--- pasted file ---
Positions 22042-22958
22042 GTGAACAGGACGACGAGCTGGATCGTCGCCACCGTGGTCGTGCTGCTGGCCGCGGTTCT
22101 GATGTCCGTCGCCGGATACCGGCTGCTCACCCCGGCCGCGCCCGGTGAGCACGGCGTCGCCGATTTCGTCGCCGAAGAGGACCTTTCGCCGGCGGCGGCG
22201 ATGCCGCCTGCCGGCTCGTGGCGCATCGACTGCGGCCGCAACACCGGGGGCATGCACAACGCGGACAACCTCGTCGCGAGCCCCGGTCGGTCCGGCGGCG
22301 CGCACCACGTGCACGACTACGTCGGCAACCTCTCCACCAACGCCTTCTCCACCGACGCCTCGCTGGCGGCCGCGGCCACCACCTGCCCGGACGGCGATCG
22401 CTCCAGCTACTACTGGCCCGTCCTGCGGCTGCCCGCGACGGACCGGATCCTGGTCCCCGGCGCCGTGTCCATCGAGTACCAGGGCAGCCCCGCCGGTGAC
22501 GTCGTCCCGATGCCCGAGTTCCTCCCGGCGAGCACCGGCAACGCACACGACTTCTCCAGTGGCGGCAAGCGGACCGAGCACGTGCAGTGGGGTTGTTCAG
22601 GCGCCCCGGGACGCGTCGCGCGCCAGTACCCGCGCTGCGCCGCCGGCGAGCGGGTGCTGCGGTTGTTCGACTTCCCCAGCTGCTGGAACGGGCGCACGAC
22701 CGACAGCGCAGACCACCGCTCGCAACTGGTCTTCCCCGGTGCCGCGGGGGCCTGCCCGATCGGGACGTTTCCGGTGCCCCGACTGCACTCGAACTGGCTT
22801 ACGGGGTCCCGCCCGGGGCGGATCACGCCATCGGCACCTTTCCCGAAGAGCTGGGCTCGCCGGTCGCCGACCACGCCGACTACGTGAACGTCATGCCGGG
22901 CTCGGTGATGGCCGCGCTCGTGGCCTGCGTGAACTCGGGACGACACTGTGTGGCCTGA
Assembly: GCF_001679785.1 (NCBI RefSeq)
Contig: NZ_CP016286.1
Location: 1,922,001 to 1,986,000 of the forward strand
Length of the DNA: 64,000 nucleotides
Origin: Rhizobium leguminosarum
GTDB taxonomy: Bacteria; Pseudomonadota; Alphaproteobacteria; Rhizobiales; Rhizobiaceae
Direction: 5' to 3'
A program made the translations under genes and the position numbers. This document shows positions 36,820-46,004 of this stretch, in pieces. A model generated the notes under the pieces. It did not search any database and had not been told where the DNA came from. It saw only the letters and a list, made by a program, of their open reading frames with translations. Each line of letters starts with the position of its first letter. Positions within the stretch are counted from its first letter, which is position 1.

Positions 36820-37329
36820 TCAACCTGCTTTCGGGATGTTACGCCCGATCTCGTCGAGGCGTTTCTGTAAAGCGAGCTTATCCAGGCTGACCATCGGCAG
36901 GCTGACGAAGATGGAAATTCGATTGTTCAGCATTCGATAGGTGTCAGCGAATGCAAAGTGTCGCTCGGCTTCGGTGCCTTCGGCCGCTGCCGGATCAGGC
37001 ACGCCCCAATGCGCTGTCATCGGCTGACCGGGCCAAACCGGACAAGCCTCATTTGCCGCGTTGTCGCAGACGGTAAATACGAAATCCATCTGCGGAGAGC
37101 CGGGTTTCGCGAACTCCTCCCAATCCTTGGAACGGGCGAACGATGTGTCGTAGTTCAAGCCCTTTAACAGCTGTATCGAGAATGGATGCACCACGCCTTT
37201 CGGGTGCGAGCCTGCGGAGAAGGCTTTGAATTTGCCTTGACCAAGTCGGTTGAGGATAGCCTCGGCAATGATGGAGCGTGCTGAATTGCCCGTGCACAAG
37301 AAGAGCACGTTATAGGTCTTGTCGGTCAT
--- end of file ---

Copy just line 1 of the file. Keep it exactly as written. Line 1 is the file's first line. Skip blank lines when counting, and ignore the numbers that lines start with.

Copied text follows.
Positions 22042-22958